Predicting Oncologic Outcomes in Renal Cell Carcinoma After Surgery

Bradley C. Leibovich, Christine M. Lohse, John C. Cheville, Harras B. Zaid, Stephen A. Boorjian, Igor Frank, R. Houston Thompson, William P. Parker

Research output: Contribution to journalArticlepeer-review

47 Scopus citations


Background: Predicting oncologic outcomes is important for patient counseling, clinical trial design, and biomarker study testing. Objective: To develop prognostic models for progression-free (PFS) and cancer-specific survival (CSS) in patients with clear cell renal cell carcinoma (ccRCC), papillary RCC (papRCC), and chromophobe RCC (chrRCC). Design, setting, and participants: Retrospective cohort review of the Mayo Clinic Nephrectomy registry from 1980 to 2010, for patients with nonmetastatic ccRCC, papRCC, and chrRCC. Intervention: Partial or radical nephrectomy. Outcome measurements and statistical analysis: PFS and CSS from date of surgery. Multivariable Cox proportional hazards regression was used to develop parsimonious models based on clinicopathologic features to predict oncologic outcomes and were evaluated with c-indexes. Models were converted into risk scores/groupings and used to predict PFS and CSS rates after accounting for competing risks. Results and limitations: A total of 3633 patients were identified, of whom 2726 (75%) had ccRCC, 607 (17%) had papRCC, and 222 (6%) had chrRCC. Models were generated for each histologic subtype and a risk score/grouping was developed for each subtype and outcome (PFS/CSS). For PFS, the c-indexes were 0.83, 0.77, and 0.78 for ccRCC, papRCC, and chrRCC, respectively. For CSS, c-indexes were 0.86 and 0.83 for ccRCC and papRCC. Due to only 22 deaths from RCC, we did not assess a multivariable model for chrRCC. Limitations include the single institution study, lack of external validation, and its retrospective nature. Conclusions: Using a large institutional experience, we generated specific prognostic models for oncologic outcomes in ccRCC, papRCC, and chrRCC that rely on features previously shown—and validated—to be associated with survival. These updated models should inform patient prognosis, biomarker design, and clinical trial enrollment. Patient summary: We identified routinely available clinical and pathologic features that can accurately predict progression and death from renal cell carcinoma following surgery. These updated models should inform patient prognosis, biomarker design, and clinical trial enrollment. We found that oncologic outcomes after surgery for renal cell carcinoma differ based on primary histology and are affected by clinicopathologic features. These features allow for the prediction of oncologic outcomes and can serve to guide patient counseling and future study design.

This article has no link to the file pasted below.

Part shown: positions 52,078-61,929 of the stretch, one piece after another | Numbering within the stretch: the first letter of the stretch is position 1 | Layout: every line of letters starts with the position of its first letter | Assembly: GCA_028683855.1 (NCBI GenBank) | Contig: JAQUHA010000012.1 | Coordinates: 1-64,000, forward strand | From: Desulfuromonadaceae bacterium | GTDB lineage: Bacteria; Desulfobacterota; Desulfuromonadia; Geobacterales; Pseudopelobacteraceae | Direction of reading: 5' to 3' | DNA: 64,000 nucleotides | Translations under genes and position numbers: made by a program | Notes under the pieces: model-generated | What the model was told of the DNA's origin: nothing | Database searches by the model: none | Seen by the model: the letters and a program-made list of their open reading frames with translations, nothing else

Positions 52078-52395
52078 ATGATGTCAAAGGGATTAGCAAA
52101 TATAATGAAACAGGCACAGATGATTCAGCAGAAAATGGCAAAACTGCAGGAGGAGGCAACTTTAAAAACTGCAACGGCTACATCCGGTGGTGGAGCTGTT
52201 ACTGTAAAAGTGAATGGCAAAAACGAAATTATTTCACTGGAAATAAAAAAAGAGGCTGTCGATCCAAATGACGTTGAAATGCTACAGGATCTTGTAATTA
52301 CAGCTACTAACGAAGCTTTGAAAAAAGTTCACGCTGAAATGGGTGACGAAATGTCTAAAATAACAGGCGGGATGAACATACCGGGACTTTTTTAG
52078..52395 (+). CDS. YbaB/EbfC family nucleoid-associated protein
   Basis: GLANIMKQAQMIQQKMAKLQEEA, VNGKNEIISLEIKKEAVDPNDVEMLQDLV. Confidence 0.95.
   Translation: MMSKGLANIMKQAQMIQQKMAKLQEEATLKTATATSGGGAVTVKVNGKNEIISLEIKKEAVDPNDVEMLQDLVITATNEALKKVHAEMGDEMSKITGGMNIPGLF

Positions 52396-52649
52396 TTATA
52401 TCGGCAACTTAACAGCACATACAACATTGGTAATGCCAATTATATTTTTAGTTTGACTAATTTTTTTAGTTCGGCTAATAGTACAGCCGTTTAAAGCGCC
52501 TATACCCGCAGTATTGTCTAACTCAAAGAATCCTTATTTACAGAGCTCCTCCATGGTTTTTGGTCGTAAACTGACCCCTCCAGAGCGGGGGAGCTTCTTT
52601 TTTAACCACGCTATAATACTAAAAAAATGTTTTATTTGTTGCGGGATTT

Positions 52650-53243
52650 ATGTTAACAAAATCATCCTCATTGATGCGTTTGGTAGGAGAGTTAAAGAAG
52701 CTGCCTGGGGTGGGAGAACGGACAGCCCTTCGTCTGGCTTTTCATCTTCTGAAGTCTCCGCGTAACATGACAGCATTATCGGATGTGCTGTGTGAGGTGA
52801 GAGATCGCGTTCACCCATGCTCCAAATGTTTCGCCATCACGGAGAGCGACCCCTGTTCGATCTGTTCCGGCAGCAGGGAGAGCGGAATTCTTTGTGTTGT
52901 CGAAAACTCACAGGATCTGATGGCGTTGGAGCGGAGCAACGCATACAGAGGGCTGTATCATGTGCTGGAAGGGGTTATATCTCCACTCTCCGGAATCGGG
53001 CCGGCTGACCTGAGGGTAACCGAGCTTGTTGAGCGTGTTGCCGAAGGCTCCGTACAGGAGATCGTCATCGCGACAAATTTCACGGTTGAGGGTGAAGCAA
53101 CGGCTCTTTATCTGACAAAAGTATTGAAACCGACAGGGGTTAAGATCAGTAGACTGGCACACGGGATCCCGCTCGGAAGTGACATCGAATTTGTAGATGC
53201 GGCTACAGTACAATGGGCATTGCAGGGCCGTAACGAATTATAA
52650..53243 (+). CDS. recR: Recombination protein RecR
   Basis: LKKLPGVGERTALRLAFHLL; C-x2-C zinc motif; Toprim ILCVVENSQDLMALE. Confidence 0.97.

Original languageEnglish (US)
Pages (from-to)772-780
Number of pages9
JournalEuropean urology
Issue number5
StatePublished - May 2018


  • Prediction models
  • Prognosis
  • Renal cell carcinoma
  • Surgery
  • Survival

ASJC Scopus subject areas

  • Urology


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